Performance-focused motorcycle shop Dirty Dixie Performance
takes high-performance Harley-Davidson to the next level

Words by Joy Burgess     

Photos by Max Horta and DDP archives

Dirty. Rough, raw, rugged. That’s a pretty good description of Sam Cabe and Johnathon Denton, the guys behind Dirty Dixie Performance, who we first met at the inaugural V-Twin Visionary tour in Tennessee earlier this year. The two launched their custom Softail performance business and their Instagram account (@dirtydixieperformance) in August 2018, and just one year later – in August 2019 – they were an invited builder at the V-twin Visionary Smoky Mountain Tour. 

From that point on, they started blowing up Instagram, not only with their high-performance bike builds and performance modifications, but also their own unique parts. A few weeks ago, they nearly broke the ‘Gram with the introduction of their 2020 Harley-Davidson quarter fairing 14-inch windshield (prototype #1), which they’ll be offering to customers in addition to other custom parts they’ve used on their builds. And they just found out they’ve been invited to Mama Tried – one of the most prestigious custom motorcycle shows in the world. 

This Softail quarter-fairing replacement windscreen (designed and created by DDP) comes hot on the heels of the yet-to-debut DDP-built 2020 FXXT. It’s their take on a modern interpretation of the iconic T-Sport.

Dreaming of Motorcycles 

Although both of them grew up around motorcycles, neither of them had a motorcycle until they were adults. “I grew up around motorcycles, but never rode,” Sam said, “So I didn’t get into riding until later in life. But when I finally pursued it, I went all out with it – I don’t do anything halfway.”

Denton’s story is similar. “I grew up around motorcycles my entire life, but we didn’t have one. My great uncle had a Harley, my grandparents rode, even my grandmother had one and was a nurse who’d ride one down the road at a time it was uncommon for women to ride. I was destined to ride.”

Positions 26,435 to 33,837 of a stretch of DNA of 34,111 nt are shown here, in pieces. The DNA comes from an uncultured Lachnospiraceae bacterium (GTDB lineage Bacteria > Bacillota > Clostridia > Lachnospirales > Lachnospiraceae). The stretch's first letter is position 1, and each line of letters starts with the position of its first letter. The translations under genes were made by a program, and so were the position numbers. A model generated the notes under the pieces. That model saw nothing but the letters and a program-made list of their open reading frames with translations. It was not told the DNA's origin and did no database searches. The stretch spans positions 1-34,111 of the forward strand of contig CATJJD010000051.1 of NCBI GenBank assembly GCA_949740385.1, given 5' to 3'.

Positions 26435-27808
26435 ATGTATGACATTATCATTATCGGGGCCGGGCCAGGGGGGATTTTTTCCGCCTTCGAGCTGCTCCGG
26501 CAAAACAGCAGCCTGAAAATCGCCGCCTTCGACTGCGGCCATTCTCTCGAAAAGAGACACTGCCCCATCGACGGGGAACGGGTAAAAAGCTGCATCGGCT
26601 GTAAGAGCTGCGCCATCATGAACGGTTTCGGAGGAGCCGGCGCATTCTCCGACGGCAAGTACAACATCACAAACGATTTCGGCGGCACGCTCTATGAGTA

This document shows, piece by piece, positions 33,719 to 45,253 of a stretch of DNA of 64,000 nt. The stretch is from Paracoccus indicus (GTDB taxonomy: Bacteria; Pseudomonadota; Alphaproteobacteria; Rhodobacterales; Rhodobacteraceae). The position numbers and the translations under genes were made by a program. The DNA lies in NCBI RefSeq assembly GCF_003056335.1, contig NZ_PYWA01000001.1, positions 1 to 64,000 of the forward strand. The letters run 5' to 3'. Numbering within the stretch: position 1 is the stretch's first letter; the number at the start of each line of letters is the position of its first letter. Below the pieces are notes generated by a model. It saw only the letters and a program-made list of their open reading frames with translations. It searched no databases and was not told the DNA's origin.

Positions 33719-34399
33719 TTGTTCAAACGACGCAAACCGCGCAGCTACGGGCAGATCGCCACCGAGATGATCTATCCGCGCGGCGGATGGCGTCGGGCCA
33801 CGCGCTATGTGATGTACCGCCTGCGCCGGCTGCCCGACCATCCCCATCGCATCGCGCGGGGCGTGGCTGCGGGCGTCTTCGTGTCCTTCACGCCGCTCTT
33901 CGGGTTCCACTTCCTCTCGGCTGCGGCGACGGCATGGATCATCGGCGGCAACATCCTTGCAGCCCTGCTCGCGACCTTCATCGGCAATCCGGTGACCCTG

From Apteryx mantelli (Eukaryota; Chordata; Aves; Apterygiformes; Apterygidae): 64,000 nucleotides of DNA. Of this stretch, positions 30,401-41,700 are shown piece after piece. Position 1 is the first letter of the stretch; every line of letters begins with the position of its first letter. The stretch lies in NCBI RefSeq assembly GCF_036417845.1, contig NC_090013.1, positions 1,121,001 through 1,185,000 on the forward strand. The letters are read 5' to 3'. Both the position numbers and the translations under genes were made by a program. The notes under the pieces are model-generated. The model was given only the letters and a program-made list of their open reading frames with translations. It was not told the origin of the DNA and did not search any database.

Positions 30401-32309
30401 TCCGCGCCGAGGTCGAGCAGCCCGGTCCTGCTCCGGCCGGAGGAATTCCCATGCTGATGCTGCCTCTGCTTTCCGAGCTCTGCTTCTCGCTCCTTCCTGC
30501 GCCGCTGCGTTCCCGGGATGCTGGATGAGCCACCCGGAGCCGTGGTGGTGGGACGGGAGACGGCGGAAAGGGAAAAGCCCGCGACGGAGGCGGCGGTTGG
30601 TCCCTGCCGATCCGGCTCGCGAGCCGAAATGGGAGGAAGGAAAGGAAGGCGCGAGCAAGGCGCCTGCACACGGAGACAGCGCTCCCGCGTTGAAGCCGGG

DDP’s Sam Cabe, who told us, “I think Dirty Dixie Performance has grown so much because we really want to help people.”

However, several things stood in Denton’s way. “My dad said I could have a bike when I could afford it, so finally when I was about 19 or 20 I got a streetbike. Had sportbikes through my 20s – that was all I could afford – but then I took a forced sabbatical during my first marriage. We parted ways in July 2015, and in August I bought my first Harley. I’ve never looked back. Divorce taught me not to settle, that you should never change who you are for someone else, and I finally found the freedom of who I am again. As you grow as a human, you realize you should be yourself, and someone who truly loves you will respect that.”

Featured on the 2019 FXLRT build is the custom CNC’d 2018-2020 FXLR/FXLRS dash insert, which makes it possible to add two-inch HD or aftermarket gauges and is available in either gloss or wrinkle black.
Also featured on the 2019 FXLRT build is the DDP-developed ’18-20 FXLR wheel mod, which addresses the lack of stopping power with the OEM setup by adding dual disc capability without the need to buy new wheels.

The Birth of Dirty Dixie Performance 

Both Sam and Denton work at a tire plant, which is where they met. “I’d been riding my bike every day, and Denton saw it,” Sam mentioned. Denton added, “We met one day in the smoking area, the local hangout for heathens and riff raff.” The two started talking about bikes, and they still haven’t stopped. 

“When I was younger,” noted Denton, “I had a cool resume of jobs in the high-performance auto world focused on racing. But when I had my daughter I had to choose between that and a serious stable living, which is how I ended up at my day job. Sam and I would both ride to work and bullshit about motorcycles. One day Sam said something about me doing something on his bike. Next thing I knew I was at his house working on his bike.”